There is a magical essence inherent in creating art, one that goes beyond the tangible aspects of brushes, canvases, and pigments. My journey as an artist, painting contemporary landscapes filled with joy and wonder, has led me to this undeniable conclusion. My work is my love letter to the world, born out of moments when words fail to capture the breathtaking awe we experience in life's simplest spectacles. But does it come from the great matter between my ears? I don’t think it does.
When inspiration arrives, it seems to come from somewhere else - somewhere less solid. It has a different frequency to a normal, practical thought. It’s as if the artwork exists as a concept in another place, and is looking for someone to birth it.
I've been influenced by many thinkers in the realm of creativity, but two individuals, in particular, have deeply resonated with my understanding of where art truly comes from - Elizabeth Gilbert, the celebrated author of "Eat, Pray, Love" and Rick Rubin, the legendary music producer and author of “The Creative Act: A Way of Being”.
Gilbert speaks of creativity as an almost divine experience, a sort of communion with an ethereal source. In her groundbreaking work "Big Magic," she shares her perspective that ideas are independent entities, floating in the ether, seeking human partners to bring them to life. It's a concept that invites us to move beyond the ego-centric model of creativity, where we are the sole creators, and embrace the notion that we are, instead, collaborators in the process. She encourages us to follow the breadcrumbs of our curiosity - because this is how inspiration speaks to us. And if we listen, beautiful things are created.
I find this perspective to be transformative. When I’m standing in front of my easel, brush in hand, I am no longer a solitary figure wrestling with the canvas. Instead, I am part of a cosmic dance, working in unison with forces unseen. The landscapes I paint aren't just born from my mind, but from a collaboration with the universe itself. Each stroke is not merely an expression of my vision but a manifestation of a higher idea's desire to be made visible.
Similarly, Rick Rubin's thoughts on creativity offer another layer of understanding to this mystical process. Rubin often speaks of the importance of an 'empty mind' in the creative process. For him, creativity flows most generously when the artist can manage to clear their mind and remove their ego, allowing them to become a conduit for inspiration. He experiences the intrinsic link between the creative act, and connection to consciousness. This concept echoes ancient traditions from around the world, viewing artists as channels through which a higher creative force, an ethereal source, can manifest.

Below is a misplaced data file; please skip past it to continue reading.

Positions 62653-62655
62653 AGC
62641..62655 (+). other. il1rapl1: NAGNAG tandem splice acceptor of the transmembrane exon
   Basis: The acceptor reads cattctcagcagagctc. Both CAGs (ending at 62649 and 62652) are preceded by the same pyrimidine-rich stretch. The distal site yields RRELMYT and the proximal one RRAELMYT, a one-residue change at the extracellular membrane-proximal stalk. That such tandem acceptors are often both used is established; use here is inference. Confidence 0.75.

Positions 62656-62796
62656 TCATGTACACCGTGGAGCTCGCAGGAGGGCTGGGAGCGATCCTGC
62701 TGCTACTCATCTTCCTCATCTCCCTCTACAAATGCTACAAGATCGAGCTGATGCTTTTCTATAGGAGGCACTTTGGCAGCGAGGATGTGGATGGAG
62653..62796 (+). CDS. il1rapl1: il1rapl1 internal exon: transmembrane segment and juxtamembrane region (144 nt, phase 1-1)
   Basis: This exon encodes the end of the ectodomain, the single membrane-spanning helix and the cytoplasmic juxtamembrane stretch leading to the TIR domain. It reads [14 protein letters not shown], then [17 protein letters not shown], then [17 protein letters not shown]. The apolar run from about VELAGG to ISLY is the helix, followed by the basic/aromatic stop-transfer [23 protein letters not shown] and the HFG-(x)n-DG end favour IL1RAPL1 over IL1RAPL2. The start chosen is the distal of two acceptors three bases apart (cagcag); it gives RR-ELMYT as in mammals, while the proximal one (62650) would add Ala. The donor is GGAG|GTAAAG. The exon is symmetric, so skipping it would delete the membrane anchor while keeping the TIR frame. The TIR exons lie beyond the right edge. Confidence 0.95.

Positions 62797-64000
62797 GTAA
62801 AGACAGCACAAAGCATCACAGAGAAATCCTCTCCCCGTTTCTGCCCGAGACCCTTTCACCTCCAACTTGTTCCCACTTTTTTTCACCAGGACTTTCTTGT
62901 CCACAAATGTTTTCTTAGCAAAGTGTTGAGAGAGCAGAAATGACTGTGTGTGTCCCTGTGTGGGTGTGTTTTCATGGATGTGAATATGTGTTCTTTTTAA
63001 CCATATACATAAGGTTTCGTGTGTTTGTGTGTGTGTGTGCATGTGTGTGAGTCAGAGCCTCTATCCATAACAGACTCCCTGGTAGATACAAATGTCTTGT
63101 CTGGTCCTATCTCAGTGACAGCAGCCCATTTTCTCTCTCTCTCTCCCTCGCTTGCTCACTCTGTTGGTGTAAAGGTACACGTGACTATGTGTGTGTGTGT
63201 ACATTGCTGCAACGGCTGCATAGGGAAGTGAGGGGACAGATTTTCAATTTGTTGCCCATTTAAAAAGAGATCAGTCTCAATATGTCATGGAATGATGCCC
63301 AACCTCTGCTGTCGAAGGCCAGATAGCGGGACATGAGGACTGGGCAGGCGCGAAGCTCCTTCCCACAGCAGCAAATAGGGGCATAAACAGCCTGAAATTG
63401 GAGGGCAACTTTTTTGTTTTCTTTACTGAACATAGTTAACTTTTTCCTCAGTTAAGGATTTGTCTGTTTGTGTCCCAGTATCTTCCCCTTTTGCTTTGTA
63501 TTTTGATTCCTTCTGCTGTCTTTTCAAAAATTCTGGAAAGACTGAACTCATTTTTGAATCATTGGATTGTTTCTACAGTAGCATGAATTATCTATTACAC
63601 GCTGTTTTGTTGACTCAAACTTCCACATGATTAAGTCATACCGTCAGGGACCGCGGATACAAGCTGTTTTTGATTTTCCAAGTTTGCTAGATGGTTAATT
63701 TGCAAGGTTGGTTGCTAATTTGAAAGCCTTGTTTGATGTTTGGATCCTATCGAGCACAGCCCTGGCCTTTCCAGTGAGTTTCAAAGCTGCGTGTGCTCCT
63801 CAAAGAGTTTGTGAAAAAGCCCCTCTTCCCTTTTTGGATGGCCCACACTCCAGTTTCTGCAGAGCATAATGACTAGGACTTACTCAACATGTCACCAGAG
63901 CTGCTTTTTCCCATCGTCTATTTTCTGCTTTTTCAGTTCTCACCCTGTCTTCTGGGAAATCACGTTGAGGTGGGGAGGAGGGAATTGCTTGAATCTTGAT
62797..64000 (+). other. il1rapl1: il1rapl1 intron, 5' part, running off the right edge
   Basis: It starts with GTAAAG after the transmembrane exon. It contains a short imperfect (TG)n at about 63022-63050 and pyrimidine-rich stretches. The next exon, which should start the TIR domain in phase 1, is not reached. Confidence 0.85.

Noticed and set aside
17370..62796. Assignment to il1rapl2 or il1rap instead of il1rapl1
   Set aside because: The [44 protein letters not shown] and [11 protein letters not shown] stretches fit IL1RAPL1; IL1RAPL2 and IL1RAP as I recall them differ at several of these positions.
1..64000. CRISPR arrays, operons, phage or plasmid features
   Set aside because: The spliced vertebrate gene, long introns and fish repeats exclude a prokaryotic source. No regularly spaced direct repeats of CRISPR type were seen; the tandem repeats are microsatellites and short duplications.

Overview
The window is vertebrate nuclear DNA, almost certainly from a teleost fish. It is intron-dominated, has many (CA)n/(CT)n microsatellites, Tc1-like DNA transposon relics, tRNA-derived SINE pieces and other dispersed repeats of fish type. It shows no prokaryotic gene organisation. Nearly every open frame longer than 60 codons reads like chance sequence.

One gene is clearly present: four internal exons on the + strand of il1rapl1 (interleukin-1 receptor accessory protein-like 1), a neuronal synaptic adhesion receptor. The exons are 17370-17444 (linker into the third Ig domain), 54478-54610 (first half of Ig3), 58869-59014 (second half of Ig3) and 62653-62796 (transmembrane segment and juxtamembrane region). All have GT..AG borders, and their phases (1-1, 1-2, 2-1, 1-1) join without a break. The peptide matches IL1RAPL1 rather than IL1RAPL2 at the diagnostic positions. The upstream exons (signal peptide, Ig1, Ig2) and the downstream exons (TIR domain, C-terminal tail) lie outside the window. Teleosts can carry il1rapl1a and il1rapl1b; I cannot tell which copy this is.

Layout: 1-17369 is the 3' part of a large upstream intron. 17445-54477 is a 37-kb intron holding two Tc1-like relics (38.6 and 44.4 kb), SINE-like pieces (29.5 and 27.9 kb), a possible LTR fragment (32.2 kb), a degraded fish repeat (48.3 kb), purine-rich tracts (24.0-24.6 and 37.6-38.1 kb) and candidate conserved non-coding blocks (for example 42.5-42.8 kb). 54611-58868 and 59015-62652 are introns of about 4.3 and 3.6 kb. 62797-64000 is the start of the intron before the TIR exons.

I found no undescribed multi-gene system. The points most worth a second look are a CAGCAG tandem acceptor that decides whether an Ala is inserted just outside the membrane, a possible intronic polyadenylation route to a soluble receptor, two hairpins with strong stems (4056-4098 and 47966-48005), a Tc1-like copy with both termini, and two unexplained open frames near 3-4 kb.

When I approach a blank canvas, it is not an intimidating void to me, but a potential-filled landscape waiting to be discovered. Each colour I blend, each line I paint, isn't so much adding to the canvas as it is revealing what is already there, hidden beneath the surface, wanting to exist.
Through the lens of these inspiring figures, I see the process of creating art as an act of partnership and discovery. It's not about forcing or constructing, but rather about tuning into the flow, trusting the process, and embracing the joy of revelation. This belief not only frees me from the burden of perfectionism but also fills me with a sense of wonder that I hope translates into each piece I create.
Art has the power to touch souls, to inspire, to fill our homes with joy, and to bring a piece of the ethereal into our everyday life. The paintings you choose to live with are more than just decorations; they are windows into other realms, reminders of the magic that surrounds us. They are the result of a sacred dance between the artist and the universe.
So, the next time you pass by a piece of art in your home, pause for a moment. Consider the dance of creativity that brought it into being, the mystery, the magic, the ethereal sources that collaborated to make it. Feel the joy and wonder it evokes, not just as a viewer, but as a partaker in the magic of creativity.
In the end, where does art come from? It comes from us, from the universe, from the ethereal source of creativity we tap into. It's a divine language we're all fluent in, a cosmic dance we're all a part of. And that's the magic of art, the specialness of having it in our homes, in our lives, and in our hearts.